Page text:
Lights should be warm and low-intensity, especially at dinner time. You may want to consider wall lighting instead of ceiling lights. Furthermore, feel free to use color, but do it judiciously. Too many colors might make your fine fining establishment feel like a nightclub or a fast food joint.
Consider materials such as leather, glass and marble, for portraying opulence and elegance. After all your, fine dining restaurant needs to look the part. For the best results, you can use 3D interior rendering to see what your space will look like before it is even built or renovated.
Furthermore, bear in mind that your restaurant will have at least some regular patrons who enjoy privacy.
We’ve already talked about social distancing, but in fine dining restaurant design, your tables may need to be even farther apart.
Try not to place any tables near the kitchen, washrooms, or entry, as this may lead to a disturbed or anxious customer experience.
Pay attention to the smaller details. For example, proportions such as table height to chair height, or the material of your cushions. Such details tell your guests that your restaurant is a place of generosity and comfort.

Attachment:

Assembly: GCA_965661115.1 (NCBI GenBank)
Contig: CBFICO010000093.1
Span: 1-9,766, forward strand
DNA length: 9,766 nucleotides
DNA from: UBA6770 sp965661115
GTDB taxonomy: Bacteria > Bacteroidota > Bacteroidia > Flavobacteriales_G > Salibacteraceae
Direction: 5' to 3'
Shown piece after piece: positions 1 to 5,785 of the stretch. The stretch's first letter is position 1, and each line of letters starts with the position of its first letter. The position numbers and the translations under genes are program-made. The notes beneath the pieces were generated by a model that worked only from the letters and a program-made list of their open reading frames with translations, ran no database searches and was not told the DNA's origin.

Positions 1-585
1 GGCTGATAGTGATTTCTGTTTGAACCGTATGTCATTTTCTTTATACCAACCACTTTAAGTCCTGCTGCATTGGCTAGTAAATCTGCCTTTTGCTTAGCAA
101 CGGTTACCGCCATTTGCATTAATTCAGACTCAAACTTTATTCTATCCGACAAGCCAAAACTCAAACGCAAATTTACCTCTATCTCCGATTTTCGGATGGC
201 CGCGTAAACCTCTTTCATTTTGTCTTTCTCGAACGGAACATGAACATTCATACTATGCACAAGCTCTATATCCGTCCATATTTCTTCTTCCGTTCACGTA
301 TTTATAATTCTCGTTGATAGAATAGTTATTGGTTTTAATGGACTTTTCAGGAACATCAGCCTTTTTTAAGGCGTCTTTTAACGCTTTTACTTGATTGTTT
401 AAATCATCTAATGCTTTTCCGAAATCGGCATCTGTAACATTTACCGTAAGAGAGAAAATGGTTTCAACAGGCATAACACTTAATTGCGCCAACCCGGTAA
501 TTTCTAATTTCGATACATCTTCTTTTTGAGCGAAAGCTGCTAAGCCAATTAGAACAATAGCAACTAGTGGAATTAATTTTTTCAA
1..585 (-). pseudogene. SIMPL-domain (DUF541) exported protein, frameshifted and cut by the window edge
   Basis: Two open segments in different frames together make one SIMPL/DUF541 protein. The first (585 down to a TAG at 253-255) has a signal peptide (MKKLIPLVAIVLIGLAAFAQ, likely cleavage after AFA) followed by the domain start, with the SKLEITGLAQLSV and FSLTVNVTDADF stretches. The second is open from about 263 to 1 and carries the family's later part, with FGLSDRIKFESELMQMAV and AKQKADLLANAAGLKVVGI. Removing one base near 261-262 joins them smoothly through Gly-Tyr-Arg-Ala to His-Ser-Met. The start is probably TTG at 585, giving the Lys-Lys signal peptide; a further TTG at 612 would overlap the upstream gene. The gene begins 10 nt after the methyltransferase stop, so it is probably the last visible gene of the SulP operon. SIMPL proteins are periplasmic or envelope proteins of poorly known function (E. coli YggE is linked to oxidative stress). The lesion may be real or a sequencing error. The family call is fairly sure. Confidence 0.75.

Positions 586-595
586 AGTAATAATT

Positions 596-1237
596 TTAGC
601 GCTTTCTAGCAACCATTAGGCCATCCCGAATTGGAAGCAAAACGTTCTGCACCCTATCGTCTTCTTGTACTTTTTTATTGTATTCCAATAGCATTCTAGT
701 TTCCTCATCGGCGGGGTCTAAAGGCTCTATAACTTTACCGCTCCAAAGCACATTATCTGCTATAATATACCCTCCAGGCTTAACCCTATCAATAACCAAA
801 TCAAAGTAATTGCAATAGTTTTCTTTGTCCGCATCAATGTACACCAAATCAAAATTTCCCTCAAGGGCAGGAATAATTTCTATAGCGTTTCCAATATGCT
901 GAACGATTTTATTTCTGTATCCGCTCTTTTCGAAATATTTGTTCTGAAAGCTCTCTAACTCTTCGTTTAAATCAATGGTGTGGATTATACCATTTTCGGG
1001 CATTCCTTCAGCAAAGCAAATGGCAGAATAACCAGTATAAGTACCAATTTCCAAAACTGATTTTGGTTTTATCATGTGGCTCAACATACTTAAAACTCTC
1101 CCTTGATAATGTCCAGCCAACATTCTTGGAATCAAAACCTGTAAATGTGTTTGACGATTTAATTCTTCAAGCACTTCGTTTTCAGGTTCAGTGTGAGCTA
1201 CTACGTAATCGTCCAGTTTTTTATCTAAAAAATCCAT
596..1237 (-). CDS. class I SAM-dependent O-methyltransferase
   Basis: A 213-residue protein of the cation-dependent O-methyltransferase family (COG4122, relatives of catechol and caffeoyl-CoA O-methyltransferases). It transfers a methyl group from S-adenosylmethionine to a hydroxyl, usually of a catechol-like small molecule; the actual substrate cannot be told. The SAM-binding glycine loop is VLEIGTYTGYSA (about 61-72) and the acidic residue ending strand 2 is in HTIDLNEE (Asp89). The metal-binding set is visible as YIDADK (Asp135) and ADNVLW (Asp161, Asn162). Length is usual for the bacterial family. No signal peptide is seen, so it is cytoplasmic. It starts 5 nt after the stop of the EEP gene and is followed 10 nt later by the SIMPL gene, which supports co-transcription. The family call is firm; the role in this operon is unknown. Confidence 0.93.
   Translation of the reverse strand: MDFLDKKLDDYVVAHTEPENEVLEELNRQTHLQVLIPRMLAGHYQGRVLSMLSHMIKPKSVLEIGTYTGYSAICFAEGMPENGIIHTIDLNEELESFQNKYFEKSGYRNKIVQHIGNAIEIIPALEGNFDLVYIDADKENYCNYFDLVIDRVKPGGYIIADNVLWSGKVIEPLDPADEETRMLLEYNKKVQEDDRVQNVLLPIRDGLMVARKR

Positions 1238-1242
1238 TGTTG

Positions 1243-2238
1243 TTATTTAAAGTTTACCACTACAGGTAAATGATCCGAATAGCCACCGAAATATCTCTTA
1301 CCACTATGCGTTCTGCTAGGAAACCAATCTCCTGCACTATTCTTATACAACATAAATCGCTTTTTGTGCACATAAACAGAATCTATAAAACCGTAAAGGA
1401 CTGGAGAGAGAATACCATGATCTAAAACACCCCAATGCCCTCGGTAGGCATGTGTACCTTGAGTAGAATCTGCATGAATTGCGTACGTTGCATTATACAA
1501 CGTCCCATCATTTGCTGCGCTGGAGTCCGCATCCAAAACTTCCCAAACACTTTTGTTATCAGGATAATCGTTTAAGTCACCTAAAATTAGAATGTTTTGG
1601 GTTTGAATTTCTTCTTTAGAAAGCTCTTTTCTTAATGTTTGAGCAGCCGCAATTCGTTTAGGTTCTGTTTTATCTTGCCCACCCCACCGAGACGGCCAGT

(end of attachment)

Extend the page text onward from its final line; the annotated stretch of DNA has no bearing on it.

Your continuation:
You need to balance privacy and openness, so that your staff can easily see your guests. Your customers shouldn’t have to stand up and wave to get the staff’s attention.
If you must have a hostess desk or server station, place it in the center of the dining area, not next to the washrooms.
Washrooms should be easily locatable, since asking for directions is never a comfortable experience. If your washrooms are not obviously visible, it helps to use signs that are easy to see. Furthermore, don’t put your washrooms right beside the kitchen – your customers may think it is unsanitary.
We hope you enjoyed our article and found it useful. Now that you’ve got the basics of fine dining restaurant architecture down, it’s time to put your plan into action.
Interior drafting will be a crucial part of this. BluEntCAD serves architectural and engineering companies, homebuilders, real estate developers, custom home designers and new home designers for large to medium hospitality, commercial and residential projects. See how we’ve helped other businesses like yours here.
Ready to make your fine dining restaurant a success with architectural drafting services? Contact us now!
Maximum Value. Achieved.